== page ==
The majority of undocumented immigrants to the United States enter through the southern border and most are from Mexico. Researchers in the US have been able to create estimates of how many unauthorised immigrants come from each country, but there has been little research on the geographical origins of immigrants from within Mexico. In this research we make use of a unique unduplicated file of people detained at or near the border by the US Border Patrol during the years 1999 to 2006. By focusing especially on the population aged 20-34, we are able to create a migration propensity index, which is the ratio of detainees from each state in Mexico to the population aged 20-34 in that state. The analysis of this index confirms the few other sources of information suggesting that migration from Mexico to the US is increasingly occurring from the more southern, indigenous states. A multiple regression analysis of the migration propensity index and state-level variables finds that the death rate from accidents and violence among men aged 20-34 is the single most important predictor of a state's migration propensity index. This is related to a variety of factors indicating that migrants come from states with the poorest economic infrastructure. We discuss the implications of these shifts for both receiving and sending communities.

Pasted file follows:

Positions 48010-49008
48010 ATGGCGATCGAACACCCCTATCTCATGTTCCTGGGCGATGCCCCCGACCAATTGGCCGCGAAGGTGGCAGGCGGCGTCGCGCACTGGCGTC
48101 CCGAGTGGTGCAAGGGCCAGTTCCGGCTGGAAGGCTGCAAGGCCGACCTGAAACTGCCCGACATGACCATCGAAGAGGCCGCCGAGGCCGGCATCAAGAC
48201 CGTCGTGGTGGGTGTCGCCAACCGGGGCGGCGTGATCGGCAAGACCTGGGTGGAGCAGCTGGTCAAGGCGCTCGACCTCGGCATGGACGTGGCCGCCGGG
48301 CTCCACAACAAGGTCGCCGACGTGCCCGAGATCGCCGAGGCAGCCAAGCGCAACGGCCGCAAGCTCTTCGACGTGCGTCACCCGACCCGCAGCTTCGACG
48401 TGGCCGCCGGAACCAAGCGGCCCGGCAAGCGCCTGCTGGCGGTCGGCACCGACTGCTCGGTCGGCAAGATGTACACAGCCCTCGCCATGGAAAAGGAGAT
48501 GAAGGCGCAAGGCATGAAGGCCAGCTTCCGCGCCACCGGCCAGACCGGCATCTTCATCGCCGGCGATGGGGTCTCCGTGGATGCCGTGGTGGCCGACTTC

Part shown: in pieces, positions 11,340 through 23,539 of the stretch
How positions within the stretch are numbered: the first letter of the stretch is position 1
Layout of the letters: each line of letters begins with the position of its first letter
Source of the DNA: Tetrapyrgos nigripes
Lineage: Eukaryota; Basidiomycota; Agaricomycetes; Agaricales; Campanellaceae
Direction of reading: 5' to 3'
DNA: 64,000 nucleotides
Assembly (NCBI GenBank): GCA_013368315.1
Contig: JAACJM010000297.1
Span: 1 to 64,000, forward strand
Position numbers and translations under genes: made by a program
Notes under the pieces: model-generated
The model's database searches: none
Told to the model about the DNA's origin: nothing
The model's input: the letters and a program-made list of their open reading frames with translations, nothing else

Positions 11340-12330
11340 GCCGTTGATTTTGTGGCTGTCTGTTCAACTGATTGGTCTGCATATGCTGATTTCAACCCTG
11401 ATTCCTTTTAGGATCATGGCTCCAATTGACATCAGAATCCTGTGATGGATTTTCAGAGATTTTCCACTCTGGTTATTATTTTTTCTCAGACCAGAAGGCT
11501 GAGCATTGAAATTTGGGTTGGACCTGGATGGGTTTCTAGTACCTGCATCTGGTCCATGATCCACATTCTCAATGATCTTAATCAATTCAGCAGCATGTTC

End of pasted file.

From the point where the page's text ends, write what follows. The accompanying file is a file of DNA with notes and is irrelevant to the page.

- Migration propensity
- Undocumented immigrants
- US-Mexico border
ASJC Scopus subject areas
- Geography, Planning and Development